This is one of the oldest government deer culling huts, and the only ‘tent frame’ hut, left in New Zealand.
The hut was first used as accommodation for Public Works Department (PWD) workers building the Haast to Makarora road during the 1930s Depression.
Deer culling on the West Coast
Deer were introduced to New Zealand for recreational hunting in the 1850s. By the 1930s deer populations had swelled dramatically and in response, organised government culling began.
Landsborough Rangers Hut
These early days of government deer culling are firmly part of New Zealand’s cultural mythology. This period is characterised by the rugged men who worked long hard days in the back country, often in bad weather, and without the aid of tracks, reliable maps, huts, and air transportation. In South Westland culling operations were more difficult due to the rough inaccessible country.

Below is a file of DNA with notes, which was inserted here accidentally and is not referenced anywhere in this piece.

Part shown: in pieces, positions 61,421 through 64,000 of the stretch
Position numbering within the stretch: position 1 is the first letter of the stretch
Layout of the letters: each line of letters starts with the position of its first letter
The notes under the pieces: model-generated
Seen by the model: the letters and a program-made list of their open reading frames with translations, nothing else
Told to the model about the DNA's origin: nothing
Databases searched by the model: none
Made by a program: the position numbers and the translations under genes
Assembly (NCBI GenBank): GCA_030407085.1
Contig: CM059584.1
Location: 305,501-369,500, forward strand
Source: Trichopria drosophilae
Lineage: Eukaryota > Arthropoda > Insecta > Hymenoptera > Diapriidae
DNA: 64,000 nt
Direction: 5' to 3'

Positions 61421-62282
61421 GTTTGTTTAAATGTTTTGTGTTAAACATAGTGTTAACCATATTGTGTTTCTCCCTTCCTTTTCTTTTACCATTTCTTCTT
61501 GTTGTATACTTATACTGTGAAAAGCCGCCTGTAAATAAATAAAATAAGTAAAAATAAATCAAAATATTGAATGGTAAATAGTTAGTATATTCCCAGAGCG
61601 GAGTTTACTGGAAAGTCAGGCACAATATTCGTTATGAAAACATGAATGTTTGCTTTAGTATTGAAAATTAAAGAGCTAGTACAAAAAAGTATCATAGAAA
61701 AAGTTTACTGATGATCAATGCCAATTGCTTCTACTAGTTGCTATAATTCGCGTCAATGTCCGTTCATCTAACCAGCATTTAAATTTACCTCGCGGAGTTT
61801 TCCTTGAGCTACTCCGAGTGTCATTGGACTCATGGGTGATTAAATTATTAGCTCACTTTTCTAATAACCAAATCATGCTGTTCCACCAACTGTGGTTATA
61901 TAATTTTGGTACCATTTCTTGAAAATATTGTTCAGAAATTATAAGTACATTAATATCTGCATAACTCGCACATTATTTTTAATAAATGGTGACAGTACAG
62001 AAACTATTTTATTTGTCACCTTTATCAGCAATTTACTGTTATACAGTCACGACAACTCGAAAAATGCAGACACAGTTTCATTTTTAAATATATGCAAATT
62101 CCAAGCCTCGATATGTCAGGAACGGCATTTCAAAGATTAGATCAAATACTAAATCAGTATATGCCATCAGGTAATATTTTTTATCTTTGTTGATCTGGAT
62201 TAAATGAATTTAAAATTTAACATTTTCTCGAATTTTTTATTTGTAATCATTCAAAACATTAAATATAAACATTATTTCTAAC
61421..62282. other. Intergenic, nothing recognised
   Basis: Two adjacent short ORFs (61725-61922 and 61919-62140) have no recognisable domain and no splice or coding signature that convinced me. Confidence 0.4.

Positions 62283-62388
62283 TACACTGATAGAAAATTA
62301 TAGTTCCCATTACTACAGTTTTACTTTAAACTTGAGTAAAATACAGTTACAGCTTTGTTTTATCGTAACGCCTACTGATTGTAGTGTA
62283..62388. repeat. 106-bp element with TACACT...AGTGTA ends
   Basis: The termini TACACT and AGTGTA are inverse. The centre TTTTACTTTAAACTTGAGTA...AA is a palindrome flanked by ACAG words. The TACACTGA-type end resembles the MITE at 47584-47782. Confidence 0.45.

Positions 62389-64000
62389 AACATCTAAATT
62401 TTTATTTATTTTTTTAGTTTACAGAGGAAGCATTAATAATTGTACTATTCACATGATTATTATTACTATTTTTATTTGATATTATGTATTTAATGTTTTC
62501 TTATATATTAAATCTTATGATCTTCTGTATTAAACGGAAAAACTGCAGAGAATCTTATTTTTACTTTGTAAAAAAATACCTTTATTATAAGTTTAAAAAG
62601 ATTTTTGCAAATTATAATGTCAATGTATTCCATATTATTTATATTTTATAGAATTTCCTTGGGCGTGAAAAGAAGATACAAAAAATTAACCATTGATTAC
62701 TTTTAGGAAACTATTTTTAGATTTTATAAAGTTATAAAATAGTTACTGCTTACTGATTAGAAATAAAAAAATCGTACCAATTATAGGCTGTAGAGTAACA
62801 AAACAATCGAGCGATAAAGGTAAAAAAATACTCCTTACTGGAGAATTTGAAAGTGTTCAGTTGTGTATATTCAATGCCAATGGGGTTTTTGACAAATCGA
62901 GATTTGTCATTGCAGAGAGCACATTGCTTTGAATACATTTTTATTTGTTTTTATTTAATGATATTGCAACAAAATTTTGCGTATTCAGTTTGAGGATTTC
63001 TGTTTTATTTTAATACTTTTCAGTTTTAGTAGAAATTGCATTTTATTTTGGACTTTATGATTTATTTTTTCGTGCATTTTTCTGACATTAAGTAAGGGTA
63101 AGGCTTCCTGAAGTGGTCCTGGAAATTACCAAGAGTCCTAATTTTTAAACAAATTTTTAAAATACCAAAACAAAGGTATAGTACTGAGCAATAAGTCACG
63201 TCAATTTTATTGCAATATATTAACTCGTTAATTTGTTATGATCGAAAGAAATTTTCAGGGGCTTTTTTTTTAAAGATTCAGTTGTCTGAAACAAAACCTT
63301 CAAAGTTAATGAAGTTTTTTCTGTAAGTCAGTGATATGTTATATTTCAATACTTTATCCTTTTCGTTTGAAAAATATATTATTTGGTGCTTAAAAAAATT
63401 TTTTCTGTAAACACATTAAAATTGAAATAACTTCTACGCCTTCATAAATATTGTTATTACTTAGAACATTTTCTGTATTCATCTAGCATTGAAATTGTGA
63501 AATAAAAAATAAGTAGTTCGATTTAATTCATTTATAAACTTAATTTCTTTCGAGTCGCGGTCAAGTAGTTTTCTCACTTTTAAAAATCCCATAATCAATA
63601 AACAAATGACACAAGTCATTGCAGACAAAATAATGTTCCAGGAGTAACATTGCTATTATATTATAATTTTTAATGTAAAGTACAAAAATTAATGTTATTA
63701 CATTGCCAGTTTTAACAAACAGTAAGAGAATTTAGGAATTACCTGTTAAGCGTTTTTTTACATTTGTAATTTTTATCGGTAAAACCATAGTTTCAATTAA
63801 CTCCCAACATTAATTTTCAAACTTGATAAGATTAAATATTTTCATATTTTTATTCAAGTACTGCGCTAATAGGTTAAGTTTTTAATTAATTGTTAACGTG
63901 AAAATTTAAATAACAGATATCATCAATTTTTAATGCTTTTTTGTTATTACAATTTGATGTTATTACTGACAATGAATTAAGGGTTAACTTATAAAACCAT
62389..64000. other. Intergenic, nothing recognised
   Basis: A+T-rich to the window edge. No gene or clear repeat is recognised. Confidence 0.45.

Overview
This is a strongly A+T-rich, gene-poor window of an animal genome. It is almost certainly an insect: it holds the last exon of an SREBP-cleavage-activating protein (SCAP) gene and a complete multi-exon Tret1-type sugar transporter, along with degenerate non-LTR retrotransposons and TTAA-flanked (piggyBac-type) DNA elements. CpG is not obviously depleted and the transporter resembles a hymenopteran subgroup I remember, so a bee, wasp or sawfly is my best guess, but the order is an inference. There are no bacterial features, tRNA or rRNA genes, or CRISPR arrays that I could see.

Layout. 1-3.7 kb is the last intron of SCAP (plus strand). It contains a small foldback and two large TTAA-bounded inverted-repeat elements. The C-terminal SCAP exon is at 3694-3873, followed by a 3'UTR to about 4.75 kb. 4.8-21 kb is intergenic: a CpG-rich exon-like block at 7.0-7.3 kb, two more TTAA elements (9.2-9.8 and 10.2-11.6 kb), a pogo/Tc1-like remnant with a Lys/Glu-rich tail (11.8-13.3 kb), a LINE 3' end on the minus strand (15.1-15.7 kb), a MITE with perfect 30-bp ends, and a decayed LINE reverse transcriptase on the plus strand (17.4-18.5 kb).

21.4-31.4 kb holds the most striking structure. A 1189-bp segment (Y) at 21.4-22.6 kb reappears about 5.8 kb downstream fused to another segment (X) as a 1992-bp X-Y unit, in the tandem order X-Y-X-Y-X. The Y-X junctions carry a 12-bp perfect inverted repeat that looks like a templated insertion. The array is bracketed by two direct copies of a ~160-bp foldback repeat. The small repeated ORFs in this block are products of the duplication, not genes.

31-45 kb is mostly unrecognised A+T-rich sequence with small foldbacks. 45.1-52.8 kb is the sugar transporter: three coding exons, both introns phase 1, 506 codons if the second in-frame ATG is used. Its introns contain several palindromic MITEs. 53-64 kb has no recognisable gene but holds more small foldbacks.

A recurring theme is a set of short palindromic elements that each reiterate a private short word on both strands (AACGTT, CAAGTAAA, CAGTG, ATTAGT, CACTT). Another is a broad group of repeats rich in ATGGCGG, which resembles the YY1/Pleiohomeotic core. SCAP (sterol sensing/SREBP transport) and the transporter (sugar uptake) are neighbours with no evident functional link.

In 1941, in response to the need to provide better living conditions for their hunters, fourteen of these ex-PWD huts were purchased by the Internal Affairs Department in order to create base camps in the South Westland / Makarora area. Two huts were taken to the Landsborough Flats, and joined together with a porch, becoming what is now known as Landsborough Rangers Hut.
Frank Erceg's record of service
This hut became associated with some legendary figures from these early culling days, such as Bert Barra and Frank Erceg. The framing in the hut bears witness to its varied history with graffiti dating back to the Depression era, and the golden years of deer culling with the names of deer cullers who stayed there and their annual tallies recorded beside their names.
The hut sits at the north eastern end of the Landsborough River Flats, between Quarry Creek and Parasite Creek.
This hut no longer available for overnight accommodation.